A substantial percentage of data was missing for the overall group, most notably resulting in 75 cases being omitted from the logistic regression analysis. In order to assess the impact of missing data, missing data imputation was performed for all cases, and logistic regression analysis was repeated for the Utstein group. The pooled results from regression analysis using imputed data did not differ significantly from the results found using original data (see online supplementary table S3).

Thirty patients were lost to follow-up. Most of these patients could not be traced due to unavailability of patient identification or poor legibility of PCRs. In our study, loss to follow-up did not significantly affect results, but it remains an issue for OHCAR.

We presumed a cardiac cause in over 86% of OHCAR cases. This presumption may have led to misclassification bias.25 Classification of cases as ‘presumed cardiac’ was originally proposed by the Utstein Committee to create ‘case equivalency’; however, such classification can be highly subjective.8 Reporting of EMS-treated cases of non-traumatic aetiology is a suggested way in which to decrease subjectivity and improve comparability of registries worldwide (please see online supplementary data).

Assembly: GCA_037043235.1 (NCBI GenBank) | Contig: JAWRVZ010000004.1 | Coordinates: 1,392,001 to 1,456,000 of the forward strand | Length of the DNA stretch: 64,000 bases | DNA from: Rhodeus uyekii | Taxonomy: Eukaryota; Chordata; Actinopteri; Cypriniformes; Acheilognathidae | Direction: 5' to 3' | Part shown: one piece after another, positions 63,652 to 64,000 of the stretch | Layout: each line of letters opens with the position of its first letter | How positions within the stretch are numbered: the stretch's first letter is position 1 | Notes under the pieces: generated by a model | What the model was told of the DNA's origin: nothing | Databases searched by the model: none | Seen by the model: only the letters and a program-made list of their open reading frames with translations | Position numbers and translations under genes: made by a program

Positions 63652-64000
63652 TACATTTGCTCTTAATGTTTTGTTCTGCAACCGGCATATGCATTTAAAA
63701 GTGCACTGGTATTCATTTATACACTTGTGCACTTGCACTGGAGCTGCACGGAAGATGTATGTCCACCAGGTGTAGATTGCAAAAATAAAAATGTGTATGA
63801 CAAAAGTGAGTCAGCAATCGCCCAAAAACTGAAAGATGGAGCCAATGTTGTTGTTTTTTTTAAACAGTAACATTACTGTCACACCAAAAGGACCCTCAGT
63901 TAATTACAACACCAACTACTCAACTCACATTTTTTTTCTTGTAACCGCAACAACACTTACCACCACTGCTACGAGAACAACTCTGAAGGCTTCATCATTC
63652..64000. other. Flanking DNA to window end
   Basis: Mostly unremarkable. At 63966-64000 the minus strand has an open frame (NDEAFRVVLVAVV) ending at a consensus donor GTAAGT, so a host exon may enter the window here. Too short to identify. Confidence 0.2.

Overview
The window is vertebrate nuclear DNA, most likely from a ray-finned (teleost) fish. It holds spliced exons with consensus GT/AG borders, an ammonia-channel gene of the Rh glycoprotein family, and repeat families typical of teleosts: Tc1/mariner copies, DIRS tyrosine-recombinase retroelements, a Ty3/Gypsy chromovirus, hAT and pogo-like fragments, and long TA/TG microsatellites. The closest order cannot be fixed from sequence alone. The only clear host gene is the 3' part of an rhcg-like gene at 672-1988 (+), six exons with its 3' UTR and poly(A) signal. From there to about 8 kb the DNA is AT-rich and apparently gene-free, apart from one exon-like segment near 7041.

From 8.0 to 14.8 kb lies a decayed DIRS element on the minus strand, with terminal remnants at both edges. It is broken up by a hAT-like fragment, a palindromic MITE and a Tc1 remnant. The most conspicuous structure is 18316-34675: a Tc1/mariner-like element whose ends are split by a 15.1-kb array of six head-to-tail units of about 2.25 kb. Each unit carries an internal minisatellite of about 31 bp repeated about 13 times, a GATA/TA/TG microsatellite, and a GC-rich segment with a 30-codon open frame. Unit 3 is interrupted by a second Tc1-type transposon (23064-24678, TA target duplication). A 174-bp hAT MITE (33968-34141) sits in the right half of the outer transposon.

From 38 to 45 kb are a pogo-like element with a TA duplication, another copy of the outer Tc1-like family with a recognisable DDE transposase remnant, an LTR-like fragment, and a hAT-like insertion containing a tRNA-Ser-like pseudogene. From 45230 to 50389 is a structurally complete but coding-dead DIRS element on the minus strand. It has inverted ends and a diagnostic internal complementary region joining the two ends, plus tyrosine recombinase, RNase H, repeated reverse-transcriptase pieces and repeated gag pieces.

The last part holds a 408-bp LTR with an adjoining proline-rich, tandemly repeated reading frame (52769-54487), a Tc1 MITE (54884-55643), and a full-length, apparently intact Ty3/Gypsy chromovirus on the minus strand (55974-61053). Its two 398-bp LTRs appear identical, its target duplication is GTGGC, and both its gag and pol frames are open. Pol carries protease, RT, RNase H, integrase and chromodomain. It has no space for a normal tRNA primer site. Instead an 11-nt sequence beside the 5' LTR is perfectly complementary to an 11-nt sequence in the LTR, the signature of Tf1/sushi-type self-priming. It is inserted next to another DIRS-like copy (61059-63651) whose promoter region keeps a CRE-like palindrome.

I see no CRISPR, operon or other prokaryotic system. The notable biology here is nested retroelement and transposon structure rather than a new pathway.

This study provides a nationwide description of EMS-treated OHCA in Ireland. The incidence and demography of OHCA is similar to other population-based studies. Initiatives to increase public education in CPR, support further implementation of community first responder programmes and continued quality improvement in the EMS are keys to improving OHCA outcomes. This nationwide profile provides the dashboard by which improvements can be measured.


The authors wish to thank National Ambulance Service and Dublin Fire Brigade personnel who provided the clinical and dispatch data that have made this study possible.


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  • Contributors SM: performed data analysis and drafted the text of the manuscript. JC: co-supervised. SM: wrote, read and reviewed manuscript drafts. CD: contributed to the introduction and discussion text. MO: contributed to the methods section. PW: contributed to the discussion section. AM: contributed to the discussion and conclusion sections. BM: reviewed text and advised on data analysis. AV: co-supervised. SM: drafted the text, contributed to manuscript text, instructed on data analysis plan and checked results.

  • Funding SM is funded by the Health Professionals Fellowship Award from the Health Research Board, Ireland (HPF-2014-609).

  • Competing interests BM reports grants from American Red Cross, the American Heart Association, Medtronic Philanthropy and Zoll Corporation, outside the submitted work.

  • Ethics approval Research Ethics Committee, NUI Galway.

  • Provenance and peer review Not commissioned; externally peer reviewed.